Ever since the Covid-19 pandemic arrived in early 2020, the Thai tourism industry has been closely monitoring the situation for developments.
A key engine of the country’s economy, the tourism sector has grown significantly over the past decade.
The industry generates huge income for the country, with almost 40 million foreign tourists visiting Thailand in 2019 before the pandemic hit.
In 2019, foreign tourists contributed 1.91 trillion baht and Thai travellers added 1.08 trillion baht for total tourism revenue of almost 3 trillion baht.
A year earlier, Thailand’s tourism revenue was ranked 4th highest in the world after 38.18 million foreign tourists contributed 1.87 trillion baht and domestic travellers clocked 1.07 trillion baht for a total of 2.95 trillion baht.
These figures leave no room to doubt Thailand’s status as a world-class tourism destination.
That reputation is built on a variety of outstanding features, including natural attractions, gastronomy, service quality, and impressive shopping opportunities with knock-on benefits for the retail sector.
Many shopping malls and commercial districts have adapted to become attractive leisure destinations, attracting spending from foreign visitors.
This chic retail trend paid off in 2018, when foreign tourist arrivals hit 38.18 million, generating revenue of 1.87 trillion baht.
Thai tourism has faced many crises over the past two decades – including the 2004 tsunami, SARS, the Great Flood of 2011, and political unrest. Each time it has rebounded quickly, taking only 3-6 months to recover to its previous level.
But nothing could have prepared the industry for Covid-19, which Thai tourism businesses describe as the worst crisis they have ever encountered.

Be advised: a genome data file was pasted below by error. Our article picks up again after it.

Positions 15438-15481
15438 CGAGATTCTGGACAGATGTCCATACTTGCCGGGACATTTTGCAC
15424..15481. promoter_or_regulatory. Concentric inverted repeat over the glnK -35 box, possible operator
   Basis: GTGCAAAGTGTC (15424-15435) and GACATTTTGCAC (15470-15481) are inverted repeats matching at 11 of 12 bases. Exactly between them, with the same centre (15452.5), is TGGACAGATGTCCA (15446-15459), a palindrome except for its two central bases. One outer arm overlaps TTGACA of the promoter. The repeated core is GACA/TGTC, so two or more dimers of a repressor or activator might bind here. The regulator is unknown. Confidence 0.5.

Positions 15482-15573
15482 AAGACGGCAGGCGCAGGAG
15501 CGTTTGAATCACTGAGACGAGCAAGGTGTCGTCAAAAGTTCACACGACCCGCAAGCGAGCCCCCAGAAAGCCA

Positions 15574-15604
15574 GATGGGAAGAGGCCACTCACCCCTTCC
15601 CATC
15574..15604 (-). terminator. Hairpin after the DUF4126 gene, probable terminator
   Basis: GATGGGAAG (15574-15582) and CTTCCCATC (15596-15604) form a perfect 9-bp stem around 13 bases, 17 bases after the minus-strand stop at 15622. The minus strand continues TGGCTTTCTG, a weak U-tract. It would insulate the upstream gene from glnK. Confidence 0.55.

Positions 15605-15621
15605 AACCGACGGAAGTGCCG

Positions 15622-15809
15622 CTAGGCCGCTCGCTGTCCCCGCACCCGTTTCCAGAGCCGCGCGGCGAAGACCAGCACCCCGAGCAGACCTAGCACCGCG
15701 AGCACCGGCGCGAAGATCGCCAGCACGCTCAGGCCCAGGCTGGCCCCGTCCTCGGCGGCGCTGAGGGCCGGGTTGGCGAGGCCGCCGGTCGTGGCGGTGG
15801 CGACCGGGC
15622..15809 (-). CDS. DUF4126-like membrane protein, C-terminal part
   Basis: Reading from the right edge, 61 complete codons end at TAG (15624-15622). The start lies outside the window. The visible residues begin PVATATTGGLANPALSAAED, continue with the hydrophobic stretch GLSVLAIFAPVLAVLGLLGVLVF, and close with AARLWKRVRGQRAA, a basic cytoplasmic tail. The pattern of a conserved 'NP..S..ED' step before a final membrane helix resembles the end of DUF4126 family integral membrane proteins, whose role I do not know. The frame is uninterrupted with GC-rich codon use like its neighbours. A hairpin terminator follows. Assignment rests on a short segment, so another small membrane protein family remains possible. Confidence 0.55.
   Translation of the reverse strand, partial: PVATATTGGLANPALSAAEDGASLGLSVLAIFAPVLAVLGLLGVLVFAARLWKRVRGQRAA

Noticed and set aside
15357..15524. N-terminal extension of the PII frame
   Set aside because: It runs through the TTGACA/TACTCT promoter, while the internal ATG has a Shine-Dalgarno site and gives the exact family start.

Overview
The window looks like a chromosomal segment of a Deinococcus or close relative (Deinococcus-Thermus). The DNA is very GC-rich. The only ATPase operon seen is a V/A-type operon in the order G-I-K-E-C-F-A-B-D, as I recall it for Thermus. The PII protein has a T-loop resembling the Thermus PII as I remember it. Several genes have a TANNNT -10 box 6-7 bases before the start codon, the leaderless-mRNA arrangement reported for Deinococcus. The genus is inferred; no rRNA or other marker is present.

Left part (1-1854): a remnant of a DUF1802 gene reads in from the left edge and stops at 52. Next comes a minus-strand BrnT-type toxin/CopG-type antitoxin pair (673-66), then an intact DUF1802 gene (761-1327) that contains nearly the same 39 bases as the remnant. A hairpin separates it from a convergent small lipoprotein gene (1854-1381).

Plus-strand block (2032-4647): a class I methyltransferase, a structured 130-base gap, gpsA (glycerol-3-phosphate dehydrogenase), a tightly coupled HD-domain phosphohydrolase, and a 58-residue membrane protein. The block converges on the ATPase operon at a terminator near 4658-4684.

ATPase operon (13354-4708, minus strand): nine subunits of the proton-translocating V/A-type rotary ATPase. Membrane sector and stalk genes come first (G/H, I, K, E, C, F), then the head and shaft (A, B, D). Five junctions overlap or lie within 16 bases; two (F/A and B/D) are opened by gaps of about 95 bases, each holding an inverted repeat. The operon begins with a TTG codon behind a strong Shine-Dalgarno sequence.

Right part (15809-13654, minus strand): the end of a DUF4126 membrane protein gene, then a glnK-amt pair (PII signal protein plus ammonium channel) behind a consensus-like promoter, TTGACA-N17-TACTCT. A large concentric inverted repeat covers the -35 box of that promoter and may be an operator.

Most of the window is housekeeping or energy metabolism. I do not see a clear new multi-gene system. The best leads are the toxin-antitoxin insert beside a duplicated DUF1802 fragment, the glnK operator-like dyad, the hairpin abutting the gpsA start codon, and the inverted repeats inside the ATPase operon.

The length, uncertainty, and inability to predict when it will be over make the pandemic an unprecedented calamity for the sector.
In 2020, total tourism revenue plunged 73 per cent to 814 billion baht from the previous year, while foreign tourist arrivals plummeted 83 per cent to 6.69 million.
As a result, income from foreign tourists dropped from 1.91 trillion in 2019 to 330 billion baht in 2020.
Meanwhile, domestic tourism was hit by lockdown measures, resulting in trips by Thai tourists falling 47 per cent to 90.52 million, generating 482 billion baht – a drop of 55 per cent from a year earlier.
A key economic engine like tourism will take at least 2-3 years, or until 2023/24, to recover from the disruption of Covid-19, say analysts.
That recovery depends not only on Thailand’s readiness to welcome back foreign tourists but also on the policies of countries where those foreign tourists live.
Amid the gloom, Thai tourism businesses and workers were struggling in a labyrinth of despair – until the arrival of Covid-19 vaccines this year brought light at the end of the tunnel.
Reopening the country was finally back on the agenda, and the government announced a roadmap to welcoming back fully vaccinated foreign tourists, paving the way for economic recovery.
The Phuket pilot will kick-start that plan. Starting from July 1, Thailand’s largest island will waive quarantine requirements for foreign tourists who have been fully vaccinated against Covid-19 under the “Phuket Tourism Sandbox” model.
The reopening will then roll out to nine other areas, namely Krabi, Phang Nga, Surat Thani (Koh Samui, Koh Phangan and Koh Tao), Chonburi (Pattaya), Chiang Mai, Prachuap Khiri Khan (Hua Hin and Cha-am), Buri Ram and Bangkok.
Those areas plan to open for foreign tourists without quarantine in the fourth quarter of the year before the whole country opens in the first quarter of 2022.
However, on June 16 Prime Minister General Prayut Chan-o-cha stated that Thailand will fully open within 120 days and tourism centres even earlier.
“The only exception to these guidelines will be if a truly serious situation develops or seems likely to develop, and we will look at those situations on a case-by-case basis,” he said.
The country’s reopening timeline was thus brought forward from January 2022 to October 2021.